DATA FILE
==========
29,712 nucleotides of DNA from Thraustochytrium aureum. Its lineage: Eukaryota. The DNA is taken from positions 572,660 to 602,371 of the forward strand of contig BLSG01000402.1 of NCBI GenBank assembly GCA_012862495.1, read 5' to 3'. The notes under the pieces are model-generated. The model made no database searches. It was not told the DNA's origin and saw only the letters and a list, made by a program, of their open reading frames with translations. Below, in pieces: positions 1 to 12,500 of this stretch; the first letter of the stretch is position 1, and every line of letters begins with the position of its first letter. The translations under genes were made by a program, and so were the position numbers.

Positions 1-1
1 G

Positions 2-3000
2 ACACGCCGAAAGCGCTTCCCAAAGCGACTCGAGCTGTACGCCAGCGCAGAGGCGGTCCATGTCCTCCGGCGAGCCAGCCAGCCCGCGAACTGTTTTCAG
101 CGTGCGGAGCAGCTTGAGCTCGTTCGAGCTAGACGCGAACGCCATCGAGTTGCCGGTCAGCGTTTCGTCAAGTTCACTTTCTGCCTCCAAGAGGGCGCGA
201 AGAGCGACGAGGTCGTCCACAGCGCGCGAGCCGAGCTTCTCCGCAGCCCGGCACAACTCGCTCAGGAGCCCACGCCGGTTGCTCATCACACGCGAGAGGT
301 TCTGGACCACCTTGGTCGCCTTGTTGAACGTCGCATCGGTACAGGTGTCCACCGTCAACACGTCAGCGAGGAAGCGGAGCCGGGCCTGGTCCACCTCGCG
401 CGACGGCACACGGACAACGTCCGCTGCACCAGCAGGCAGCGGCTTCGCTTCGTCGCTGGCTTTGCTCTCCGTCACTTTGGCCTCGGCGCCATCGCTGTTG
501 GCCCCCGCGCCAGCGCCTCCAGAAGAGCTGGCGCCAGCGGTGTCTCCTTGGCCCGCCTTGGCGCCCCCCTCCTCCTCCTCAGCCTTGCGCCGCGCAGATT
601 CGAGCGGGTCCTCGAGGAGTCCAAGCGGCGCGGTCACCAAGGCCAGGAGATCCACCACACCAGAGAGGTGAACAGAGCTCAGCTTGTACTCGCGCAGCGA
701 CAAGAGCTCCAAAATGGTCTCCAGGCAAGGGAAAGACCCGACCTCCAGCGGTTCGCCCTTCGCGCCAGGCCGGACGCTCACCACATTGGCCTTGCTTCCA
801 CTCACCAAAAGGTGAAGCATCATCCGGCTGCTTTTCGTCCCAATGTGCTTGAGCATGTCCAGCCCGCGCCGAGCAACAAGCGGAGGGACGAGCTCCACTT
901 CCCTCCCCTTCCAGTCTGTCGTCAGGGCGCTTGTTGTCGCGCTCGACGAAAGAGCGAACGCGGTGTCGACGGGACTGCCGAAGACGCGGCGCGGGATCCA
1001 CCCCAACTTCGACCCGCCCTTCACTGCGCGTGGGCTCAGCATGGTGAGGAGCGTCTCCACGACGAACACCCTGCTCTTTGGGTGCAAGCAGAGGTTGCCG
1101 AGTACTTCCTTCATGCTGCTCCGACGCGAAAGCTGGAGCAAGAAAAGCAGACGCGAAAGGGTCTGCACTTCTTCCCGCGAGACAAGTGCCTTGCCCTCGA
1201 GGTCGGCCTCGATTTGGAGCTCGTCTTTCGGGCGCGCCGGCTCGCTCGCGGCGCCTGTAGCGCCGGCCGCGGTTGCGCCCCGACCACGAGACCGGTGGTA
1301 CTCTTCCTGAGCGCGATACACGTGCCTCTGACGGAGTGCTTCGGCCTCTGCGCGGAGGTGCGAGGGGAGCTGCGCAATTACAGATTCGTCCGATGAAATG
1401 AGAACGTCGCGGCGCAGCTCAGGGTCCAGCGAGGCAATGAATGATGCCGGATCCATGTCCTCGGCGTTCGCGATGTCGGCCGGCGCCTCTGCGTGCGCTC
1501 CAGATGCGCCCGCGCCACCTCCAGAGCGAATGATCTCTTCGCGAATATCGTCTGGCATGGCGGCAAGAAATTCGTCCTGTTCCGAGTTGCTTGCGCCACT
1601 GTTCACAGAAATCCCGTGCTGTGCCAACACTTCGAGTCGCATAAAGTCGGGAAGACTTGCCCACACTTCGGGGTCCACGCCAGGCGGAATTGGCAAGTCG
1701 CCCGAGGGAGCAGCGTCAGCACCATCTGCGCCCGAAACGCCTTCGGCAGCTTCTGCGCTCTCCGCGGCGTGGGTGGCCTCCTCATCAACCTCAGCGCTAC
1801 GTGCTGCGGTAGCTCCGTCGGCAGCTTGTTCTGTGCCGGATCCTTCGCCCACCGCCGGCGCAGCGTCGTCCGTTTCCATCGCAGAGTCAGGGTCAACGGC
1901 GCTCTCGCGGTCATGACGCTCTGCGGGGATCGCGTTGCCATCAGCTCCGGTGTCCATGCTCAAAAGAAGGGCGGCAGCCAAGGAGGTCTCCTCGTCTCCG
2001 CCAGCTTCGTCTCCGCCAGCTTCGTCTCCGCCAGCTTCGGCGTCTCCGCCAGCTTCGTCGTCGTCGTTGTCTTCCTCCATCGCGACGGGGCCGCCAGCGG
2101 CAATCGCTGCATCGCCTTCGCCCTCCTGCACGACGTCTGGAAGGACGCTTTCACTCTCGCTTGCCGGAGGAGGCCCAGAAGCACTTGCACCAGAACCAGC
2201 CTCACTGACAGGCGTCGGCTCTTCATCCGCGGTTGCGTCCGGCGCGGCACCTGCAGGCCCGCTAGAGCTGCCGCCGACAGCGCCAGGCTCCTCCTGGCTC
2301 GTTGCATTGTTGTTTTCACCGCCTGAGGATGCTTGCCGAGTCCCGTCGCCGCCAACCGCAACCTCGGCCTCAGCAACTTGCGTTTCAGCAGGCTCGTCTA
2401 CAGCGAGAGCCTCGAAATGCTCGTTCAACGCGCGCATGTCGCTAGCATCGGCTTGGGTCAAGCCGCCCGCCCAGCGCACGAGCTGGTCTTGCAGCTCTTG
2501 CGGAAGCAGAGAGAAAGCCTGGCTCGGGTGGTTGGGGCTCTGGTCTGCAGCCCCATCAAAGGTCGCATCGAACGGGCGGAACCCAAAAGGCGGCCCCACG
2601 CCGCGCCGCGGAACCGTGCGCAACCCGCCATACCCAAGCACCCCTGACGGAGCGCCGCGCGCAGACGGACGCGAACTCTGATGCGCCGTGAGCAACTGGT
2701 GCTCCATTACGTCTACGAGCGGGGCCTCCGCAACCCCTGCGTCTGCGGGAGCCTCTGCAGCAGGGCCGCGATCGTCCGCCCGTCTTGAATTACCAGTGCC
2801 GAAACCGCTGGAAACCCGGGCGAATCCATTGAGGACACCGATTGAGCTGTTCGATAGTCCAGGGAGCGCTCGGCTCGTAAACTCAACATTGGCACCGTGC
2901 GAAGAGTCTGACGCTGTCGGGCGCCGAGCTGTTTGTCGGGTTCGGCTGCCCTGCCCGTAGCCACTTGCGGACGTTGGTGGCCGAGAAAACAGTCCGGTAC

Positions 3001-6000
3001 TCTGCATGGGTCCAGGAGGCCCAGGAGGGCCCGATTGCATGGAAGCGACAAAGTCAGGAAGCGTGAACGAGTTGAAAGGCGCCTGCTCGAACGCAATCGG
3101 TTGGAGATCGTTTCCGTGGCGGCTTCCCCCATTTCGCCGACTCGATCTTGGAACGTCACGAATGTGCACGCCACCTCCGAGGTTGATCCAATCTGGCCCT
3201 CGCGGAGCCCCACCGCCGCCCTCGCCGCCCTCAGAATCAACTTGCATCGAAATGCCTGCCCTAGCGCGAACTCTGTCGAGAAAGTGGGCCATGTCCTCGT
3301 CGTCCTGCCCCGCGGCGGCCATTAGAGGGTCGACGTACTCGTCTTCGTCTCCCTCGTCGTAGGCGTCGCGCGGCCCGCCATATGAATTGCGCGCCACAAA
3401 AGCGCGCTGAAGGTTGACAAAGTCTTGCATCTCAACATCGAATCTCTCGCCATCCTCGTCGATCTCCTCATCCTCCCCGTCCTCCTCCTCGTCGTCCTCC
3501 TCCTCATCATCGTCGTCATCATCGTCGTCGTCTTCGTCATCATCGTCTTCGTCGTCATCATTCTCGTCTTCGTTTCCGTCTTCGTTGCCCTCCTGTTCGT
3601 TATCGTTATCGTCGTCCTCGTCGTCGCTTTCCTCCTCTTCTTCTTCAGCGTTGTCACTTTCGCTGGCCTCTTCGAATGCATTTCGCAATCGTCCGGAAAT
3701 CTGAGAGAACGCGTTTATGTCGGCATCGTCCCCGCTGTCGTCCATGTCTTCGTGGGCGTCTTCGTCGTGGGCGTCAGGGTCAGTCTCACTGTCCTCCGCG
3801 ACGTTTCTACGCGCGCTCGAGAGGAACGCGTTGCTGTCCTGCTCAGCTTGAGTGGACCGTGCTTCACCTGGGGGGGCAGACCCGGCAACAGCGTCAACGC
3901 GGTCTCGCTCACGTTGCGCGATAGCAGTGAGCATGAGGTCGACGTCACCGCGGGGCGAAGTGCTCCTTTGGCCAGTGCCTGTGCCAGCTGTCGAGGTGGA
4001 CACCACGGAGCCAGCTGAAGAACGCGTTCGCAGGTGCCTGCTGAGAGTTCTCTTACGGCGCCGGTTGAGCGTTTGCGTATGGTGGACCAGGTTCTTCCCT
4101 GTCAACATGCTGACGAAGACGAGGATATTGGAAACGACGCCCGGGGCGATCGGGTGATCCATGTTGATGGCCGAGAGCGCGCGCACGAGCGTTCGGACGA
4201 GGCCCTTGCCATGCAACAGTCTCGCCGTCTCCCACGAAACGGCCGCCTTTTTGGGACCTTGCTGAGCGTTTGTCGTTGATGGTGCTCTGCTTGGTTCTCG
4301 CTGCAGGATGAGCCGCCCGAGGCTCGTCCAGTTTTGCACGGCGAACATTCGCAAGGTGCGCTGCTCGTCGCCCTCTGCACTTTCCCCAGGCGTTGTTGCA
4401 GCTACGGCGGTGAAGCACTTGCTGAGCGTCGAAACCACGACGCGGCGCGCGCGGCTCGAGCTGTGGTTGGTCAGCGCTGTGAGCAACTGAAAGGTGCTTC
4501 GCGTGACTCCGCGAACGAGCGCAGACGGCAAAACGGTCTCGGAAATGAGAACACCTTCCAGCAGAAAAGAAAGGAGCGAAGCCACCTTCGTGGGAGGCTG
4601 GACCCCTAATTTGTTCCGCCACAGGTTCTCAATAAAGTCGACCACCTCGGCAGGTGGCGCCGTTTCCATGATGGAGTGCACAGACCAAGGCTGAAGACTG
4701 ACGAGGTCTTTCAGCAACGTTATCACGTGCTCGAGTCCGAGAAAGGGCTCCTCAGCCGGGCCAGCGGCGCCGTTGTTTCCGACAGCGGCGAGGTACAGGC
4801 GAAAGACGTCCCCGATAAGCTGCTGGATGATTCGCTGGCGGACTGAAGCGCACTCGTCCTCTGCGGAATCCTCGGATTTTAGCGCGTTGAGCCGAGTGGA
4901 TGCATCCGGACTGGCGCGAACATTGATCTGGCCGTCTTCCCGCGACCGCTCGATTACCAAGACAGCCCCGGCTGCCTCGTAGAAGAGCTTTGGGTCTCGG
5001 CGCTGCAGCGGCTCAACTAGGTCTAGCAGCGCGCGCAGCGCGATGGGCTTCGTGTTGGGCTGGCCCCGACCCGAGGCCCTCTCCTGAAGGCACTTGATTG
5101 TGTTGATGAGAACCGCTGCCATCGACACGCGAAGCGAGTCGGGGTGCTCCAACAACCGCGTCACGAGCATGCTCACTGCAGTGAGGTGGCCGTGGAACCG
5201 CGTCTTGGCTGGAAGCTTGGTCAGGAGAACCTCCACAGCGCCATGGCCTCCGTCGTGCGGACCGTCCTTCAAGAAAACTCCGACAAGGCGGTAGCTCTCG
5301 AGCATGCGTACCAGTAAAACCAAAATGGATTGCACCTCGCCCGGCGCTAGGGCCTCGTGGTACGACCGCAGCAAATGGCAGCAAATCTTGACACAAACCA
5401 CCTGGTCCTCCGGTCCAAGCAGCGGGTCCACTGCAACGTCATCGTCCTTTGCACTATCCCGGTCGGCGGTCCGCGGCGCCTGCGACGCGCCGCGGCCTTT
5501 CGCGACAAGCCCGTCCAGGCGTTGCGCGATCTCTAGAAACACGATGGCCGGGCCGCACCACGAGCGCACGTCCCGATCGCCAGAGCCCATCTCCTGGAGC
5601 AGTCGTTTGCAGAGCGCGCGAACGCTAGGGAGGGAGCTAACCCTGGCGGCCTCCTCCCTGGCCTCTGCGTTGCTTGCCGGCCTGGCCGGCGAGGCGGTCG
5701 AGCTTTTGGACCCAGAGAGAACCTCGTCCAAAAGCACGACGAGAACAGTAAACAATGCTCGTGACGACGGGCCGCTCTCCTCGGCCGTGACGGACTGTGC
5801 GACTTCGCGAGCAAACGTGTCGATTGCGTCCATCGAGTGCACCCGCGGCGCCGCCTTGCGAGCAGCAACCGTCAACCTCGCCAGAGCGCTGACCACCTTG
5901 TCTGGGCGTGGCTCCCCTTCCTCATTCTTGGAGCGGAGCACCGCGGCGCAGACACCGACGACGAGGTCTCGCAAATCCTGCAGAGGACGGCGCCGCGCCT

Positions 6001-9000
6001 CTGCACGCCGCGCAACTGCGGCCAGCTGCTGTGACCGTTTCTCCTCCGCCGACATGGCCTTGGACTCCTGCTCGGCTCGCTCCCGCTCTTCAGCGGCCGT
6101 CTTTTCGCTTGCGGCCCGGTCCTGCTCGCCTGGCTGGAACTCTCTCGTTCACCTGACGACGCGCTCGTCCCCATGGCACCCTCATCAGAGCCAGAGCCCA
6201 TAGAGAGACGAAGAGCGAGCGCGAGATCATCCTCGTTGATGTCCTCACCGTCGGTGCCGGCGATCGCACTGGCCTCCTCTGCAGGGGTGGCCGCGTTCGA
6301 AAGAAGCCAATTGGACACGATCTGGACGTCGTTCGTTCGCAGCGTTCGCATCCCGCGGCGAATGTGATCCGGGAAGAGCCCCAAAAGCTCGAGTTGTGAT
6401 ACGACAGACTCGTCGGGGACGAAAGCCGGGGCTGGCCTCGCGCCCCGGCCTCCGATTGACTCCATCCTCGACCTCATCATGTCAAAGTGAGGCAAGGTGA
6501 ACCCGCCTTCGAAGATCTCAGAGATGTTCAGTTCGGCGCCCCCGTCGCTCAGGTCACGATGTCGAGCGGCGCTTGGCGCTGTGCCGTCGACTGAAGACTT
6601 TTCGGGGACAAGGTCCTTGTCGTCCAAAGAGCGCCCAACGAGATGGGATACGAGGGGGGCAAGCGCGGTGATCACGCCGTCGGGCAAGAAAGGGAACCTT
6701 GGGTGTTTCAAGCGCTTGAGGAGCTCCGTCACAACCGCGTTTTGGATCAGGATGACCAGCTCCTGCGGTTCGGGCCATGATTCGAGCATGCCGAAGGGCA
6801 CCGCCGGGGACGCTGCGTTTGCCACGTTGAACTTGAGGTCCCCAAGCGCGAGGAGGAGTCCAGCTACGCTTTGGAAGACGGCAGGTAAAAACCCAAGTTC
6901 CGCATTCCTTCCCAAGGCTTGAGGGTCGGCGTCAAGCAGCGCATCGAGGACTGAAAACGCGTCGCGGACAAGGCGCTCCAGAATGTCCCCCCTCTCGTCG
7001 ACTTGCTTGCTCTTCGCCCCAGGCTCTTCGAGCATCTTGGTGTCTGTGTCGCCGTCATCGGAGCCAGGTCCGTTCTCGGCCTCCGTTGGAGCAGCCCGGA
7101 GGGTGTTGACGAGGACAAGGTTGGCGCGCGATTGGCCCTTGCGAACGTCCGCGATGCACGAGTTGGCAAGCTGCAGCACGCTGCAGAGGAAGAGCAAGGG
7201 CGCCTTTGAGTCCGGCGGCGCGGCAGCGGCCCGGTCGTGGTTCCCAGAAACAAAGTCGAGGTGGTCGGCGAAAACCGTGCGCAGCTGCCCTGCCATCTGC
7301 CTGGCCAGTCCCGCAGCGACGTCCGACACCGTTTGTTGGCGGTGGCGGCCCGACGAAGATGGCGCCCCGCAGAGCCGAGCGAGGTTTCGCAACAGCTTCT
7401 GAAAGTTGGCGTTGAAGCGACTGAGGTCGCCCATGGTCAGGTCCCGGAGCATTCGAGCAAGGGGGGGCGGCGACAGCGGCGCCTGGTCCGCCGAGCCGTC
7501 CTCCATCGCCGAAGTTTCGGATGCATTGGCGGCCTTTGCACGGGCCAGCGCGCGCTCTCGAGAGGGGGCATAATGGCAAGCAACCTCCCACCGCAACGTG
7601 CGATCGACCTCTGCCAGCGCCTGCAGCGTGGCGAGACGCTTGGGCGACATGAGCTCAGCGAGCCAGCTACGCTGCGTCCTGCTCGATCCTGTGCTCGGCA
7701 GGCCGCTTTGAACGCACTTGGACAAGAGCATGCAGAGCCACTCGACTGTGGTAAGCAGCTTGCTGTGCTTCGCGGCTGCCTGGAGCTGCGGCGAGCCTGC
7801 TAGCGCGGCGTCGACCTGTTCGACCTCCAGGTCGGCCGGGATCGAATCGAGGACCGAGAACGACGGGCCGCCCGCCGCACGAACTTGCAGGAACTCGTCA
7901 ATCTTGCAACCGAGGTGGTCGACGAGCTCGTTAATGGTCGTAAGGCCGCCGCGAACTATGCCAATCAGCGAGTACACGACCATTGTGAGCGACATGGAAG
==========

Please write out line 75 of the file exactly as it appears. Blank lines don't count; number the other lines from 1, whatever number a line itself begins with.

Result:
6801 CCGCCGGGGACGCTGCGTTTGCCACGTTGAACTTGAGGTCCCCAAGCGCGAGGAGGAGTCCAGCTACGCTTTGGAAGACGGCAGGTAAAAACCCAAGTTC